For years, marketing managers used website traffic stats to demonstrate ROI, but this stat isn’t nearly as important in the B2B world. Like B2C companies, your main goal is to get and keep customers. But unlike B2C companies that sell products to the masses, only a small percentage of online searchers are potential customers for your products. This means a general push to increase website traffic misses the mark. The only traffic a company should be paying good money to increase is customers, potential customers and others who can help your business.
Many SEO companies and even Google Adwords reps don’t get this critically different inbound marketing strategy for B2B marketers. Because long tail keywords have a lower search volume, they continually focus on targeting broader terms. SEO companies hate “low search volume” because they want to increase B2B website traffic. They aim to attract the highest number of clicks and visitors. But in the B2B world, quality is often more important than quantity.
Quantity vs. Quality Website Traffic
For both consumers and marketers, the ultimate goal is a sale, but consumer sites normally go for the immediate conversion. This is rarely possible for B2B websites. The B2B buying process is longer, more complex and involves many more people and purchase considerations. “You can’t kiss your customer on the first date,” explains Adam Lundquist, CEO of Nerds Do It Better.
A more realistic goal for B2B inbound marketing campaigns is to be “found” by potential buyers and to get on their consideration list. In website talk, this is called “stickiness” because you’re trying to get legitimate prospects to stay on your site rather than click away. The key point is that you’re trying to attract quality prospects, not general web traffic. Otherwise, you’ll increase B2B website traffic, but also see high click-away rates. It only takes a few seconds for visitors to realize a site doesn’t offer them anything they want.
More Than a Slick B2B Website Design
You also encourage “stickiness” by creating landing pages that offer valuable content that speaks to your target buyers’ pain points. Again, these pages aren’t supposed to appeal to everyone. They’re supposed to appeal to your key buyers. They won’t attract high volumes of web traffic, but they will attract quality prospects.
Web copy is more important in B2B because it must do more than just rank well in search engines. It must persuade business people to make business purchases, which is often driven by risk avoidance. Prospective buyers must be convinced you’re a quality brand and have credibility.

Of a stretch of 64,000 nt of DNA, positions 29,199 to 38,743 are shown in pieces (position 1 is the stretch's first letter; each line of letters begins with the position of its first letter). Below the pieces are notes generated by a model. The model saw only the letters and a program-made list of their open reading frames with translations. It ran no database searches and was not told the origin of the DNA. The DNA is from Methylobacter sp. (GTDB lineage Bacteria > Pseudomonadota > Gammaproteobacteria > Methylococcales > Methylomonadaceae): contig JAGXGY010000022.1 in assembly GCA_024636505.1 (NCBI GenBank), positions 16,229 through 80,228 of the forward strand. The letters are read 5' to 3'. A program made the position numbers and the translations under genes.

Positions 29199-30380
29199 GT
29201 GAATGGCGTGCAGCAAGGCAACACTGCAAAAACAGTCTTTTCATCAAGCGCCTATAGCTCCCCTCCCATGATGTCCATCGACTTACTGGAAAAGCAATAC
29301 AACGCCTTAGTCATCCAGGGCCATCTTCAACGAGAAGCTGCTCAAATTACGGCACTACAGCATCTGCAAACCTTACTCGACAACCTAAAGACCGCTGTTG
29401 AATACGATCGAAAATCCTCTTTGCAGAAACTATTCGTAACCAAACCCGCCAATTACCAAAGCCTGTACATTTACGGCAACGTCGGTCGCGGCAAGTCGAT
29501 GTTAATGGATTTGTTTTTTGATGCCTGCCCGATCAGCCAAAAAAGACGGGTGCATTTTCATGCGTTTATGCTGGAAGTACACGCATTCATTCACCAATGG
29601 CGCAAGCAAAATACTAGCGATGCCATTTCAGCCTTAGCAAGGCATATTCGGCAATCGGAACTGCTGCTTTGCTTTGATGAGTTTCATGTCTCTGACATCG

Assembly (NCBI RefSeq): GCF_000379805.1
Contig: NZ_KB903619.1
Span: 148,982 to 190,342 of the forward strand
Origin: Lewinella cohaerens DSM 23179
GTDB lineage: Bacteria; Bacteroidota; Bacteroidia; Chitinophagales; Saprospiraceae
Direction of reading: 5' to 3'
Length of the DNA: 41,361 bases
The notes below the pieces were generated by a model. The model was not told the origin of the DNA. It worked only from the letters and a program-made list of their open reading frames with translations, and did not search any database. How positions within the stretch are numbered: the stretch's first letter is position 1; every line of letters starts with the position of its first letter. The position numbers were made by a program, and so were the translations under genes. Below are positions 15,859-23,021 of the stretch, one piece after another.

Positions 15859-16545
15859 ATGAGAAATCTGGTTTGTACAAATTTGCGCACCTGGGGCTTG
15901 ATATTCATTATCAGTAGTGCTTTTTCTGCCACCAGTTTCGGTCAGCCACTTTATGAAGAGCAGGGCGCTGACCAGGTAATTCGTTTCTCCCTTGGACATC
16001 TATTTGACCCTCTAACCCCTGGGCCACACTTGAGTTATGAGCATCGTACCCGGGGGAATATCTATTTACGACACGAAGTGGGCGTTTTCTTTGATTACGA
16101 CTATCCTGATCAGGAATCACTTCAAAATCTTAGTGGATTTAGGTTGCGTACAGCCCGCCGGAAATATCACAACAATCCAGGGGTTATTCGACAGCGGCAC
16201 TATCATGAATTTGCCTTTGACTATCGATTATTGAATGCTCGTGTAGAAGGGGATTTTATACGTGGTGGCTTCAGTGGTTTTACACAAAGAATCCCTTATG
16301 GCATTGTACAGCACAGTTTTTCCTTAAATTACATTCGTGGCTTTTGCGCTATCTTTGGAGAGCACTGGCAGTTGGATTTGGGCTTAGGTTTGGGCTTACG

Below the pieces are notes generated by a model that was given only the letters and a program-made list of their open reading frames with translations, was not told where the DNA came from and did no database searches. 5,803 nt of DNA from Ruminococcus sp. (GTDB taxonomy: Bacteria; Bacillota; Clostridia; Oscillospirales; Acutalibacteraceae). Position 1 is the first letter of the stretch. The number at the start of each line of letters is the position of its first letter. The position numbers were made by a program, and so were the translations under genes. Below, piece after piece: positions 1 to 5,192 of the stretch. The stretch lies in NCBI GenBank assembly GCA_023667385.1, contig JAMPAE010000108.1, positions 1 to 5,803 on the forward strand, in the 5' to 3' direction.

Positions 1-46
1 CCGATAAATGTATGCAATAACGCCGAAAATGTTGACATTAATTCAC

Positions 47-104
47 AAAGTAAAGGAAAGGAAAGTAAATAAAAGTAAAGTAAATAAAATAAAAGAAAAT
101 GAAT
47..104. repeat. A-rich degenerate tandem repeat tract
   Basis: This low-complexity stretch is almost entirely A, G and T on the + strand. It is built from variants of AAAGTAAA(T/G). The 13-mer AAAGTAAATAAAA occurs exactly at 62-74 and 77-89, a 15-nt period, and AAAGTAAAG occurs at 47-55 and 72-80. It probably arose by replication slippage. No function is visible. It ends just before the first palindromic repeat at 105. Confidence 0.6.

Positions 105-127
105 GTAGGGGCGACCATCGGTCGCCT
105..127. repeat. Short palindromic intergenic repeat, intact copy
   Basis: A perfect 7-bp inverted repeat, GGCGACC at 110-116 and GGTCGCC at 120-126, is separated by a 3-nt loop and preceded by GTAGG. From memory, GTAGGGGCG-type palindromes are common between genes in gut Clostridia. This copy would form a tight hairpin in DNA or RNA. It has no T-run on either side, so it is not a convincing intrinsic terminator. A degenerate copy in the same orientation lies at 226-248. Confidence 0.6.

Building an Online Relationship Through the Buyer’s Journey
Another important web stat missed when you try to increase site traffic is Repeat Visits, since most SEO companies focus on Unique Visitors. In B2B, the goal is to build trust and credibility. You focus on moving toward a conversion over time, so the same prospects make multiple visits. This is called the Buyer’s Journey.
At the beginning of their journey, prospects come to your site to research alternatives. Later in the evaluation stage, they focus on researching specific issues such as performance and efficiency. You must integrate long tail keywords and content that speaks to their needs at all points during their journey. And you must offer opportunities for them to engage with you every time they visit your site.
So for B2B marketers, increasing website traffic should NOT be your main goal. Instead, take time to understand the needs of your buyers. Create content that makes their job easier and in turn makes your company a valuable resource. Then identify specific long tail keywords to help target buyers find your valuable content when they’re searching the web. Your overall web traffic might not increase that much. But it will be the right traffic, and your conversion rates will certainly increase.
All marketing tactics should be thought of as part of a larger whole, rather than separate pieces. By strategically integrating all tactics, the programs become more effective and cost efficient. An Integrated marketing communication plan helps you meet real business objectives – generate leads, grow revenues, gain market share, and become the leading brand.
Chris Henneghan is one of Schubert’s longest-standing employees, starting with the agency in 1987. She now serves as Senior Vice President and Brand Strategist. Chris is a Notre Dame grad and enjoys tennis, golf, hiking and reading.